The number of unaccompanied immigrant minors crossing into the United States has increased nearly five times over during the last three years. In the 2012 federal fiscal year (Oct. 1, 2011 – Sept. 30, 2012), the Office of Refugee Resettlement assisted 13,625 children. That number nearly doubled in 2013. Projections for the current fiscal year (2014) estimate 60,000 referrals to ORR by Sept. 30.
The majority of these children come from Guatemala (37 percent), El Salvador (26 percent) and Honduras (30 percent). Only 3 percent are from Mexico. Most are older than 14 and approximately three-quarters of them are boys. Pictures posted on Facebook and Twitter have now become familiar, showing border shelters where young children are kept in kennel-like environments and sleep on cement floors with only Mylar blankets for warmth. We can—and must—do better.
On Tuesday, the Santa Clara County Board of Supervisors voted 4-1 to support further exploration of ways to bring some of these unaccompanied immigrant children (UIC) from the border shelters and place them in licensed host homes. I applaud their efforts to help alleviate the crisis. In response to a request by Congresswoman Zoe Lofgren, the county executive brought department heads and nonprofit human services agencies together to discuss what we could do at the local level. A modest proposal has been put forward that would bring up to 50 unaccompanied immigrant children from the shelters and place them with host families in Santa Clara County while they await reunification with their families.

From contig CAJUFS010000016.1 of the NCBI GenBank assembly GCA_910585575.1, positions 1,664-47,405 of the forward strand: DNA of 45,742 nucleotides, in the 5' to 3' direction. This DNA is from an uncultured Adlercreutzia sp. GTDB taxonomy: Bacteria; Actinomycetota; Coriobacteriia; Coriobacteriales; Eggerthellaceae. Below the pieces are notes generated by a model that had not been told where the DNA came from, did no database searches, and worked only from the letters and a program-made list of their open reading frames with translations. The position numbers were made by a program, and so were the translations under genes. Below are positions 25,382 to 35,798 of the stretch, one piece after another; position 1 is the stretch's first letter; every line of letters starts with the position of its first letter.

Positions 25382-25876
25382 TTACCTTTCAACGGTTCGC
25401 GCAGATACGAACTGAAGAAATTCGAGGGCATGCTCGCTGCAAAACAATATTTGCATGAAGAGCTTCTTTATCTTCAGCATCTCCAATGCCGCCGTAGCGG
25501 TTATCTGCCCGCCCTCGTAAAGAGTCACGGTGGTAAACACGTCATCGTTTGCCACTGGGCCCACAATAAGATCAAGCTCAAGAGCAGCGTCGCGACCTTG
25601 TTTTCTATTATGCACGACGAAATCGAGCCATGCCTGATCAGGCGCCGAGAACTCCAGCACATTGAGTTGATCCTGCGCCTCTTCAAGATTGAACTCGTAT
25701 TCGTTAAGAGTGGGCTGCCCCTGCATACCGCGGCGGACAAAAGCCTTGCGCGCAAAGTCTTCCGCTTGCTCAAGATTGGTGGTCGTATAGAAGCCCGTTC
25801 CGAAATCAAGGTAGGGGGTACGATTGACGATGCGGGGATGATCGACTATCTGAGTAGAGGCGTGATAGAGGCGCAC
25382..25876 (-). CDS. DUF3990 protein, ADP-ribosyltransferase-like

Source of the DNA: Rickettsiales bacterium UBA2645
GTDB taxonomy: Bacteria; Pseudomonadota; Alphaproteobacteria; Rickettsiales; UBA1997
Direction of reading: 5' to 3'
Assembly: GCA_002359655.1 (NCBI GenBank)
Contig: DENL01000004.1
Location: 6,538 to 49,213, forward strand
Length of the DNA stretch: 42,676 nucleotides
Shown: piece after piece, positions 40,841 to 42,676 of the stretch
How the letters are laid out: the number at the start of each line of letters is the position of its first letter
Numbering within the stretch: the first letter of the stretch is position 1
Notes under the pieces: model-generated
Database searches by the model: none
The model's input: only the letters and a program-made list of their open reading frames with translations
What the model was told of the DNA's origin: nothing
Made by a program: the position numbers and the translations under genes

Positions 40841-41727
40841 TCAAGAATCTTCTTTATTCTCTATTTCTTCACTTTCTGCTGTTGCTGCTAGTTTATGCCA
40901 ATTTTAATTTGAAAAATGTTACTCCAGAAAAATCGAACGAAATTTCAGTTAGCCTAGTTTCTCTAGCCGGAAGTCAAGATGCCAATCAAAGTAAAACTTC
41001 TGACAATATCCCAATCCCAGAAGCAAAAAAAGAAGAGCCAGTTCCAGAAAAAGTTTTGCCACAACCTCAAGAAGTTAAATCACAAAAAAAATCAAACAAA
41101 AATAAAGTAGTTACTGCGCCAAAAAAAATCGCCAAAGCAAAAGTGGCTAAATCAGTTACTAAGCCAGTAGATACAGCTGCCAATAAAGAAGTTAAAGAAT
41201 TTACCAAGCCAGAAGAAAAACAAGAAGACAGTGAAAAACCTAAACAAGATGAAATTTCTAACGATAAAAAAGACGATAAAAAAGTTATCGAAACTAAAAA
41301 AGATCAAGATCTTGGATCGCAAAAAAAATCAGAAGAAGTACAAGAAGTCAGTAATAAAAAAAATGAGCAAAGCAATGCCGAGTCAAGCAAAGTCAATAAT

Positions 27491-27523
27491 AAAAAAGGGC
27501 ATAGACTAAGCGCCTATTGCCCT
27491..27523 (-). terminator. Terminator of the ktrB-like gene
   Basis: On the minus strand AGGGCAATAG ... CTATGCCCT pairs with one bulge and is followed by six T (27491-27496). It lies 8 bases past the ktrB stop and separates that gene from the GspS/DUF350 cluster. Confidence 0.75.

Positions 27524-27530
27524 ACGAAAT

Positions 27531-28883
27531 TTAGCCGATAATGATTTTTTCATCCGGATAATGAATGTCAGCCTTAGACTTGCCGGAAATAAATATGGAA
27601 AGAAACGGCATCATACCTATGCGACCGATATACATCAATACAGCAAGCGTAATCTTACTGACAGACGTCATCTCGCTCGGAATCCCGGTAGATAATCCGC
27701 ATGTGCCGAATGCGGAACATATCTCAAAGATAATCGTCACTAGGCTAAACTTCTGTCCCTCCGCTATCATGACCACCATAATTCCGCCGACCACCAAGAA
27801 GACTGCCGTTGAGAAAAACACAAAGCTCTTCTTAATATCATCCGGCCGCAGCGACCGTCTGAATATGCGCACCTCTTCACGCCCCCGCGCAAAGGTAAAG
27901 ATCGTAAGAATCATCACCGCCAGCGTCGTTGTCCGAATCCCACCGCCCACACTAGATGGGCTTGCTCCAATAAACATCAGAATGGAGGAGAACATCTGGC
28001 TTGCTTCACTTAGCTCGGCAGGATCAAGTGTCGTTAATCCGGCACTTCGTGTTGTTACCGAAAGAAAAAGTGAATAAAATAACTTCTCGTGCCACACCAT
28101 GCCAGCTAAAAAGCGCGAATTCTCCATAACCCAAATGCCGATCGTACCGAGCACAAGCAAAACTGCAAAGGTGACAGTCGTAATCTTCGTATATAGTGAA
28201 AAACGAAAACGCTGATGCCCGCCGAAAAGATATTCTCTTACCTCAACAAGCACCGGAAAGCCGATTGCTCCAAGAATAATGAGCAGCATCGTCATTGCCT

Federal law states that UICs must be served “in the least restrictive environment,” and host homes are less restrictive and more family-like compared to detention centers. This is especially important when it comes to younger children, for whom stable, trusting relationships are even more central. Should this proposal be given the green light, the county will seek federal funding to cover the cost of services.
Bill Wilson Center has provided residential care and services for runaway and homeless youth for over 40 years. For the UIC proposal, Bill Wilson Center will recruit new host homes and license them as foster homes. All costs would be paid for by the US Department of Health and Human Services. Catholic Charities of Santa Clara County and Bill Wilson Center have submitted a joint proposal to ORR to request funding for the program.
In addition to housing, children will receive case management services focused on reuniting with family members either here in the US or back in their home country. Each child in the program has the right to a hearing in federal court to determine whether they qualify for refugee status. A more detailed plan will be brought back to the Board of Supervisors for approval later this month. While most of the cost of the program will be borne by the federal government, a modest amount of funding could help begin the process of screening and certifying host home families.
It is important that residents understand that this new program will not affect our current services to runaway and homeless youth. Additionally, recruitment of new host home families may benefit our long-term foster care program. There is always a need for new foster parents.
If you are interested in serving as a host home please email Debbie Pell: [email protected].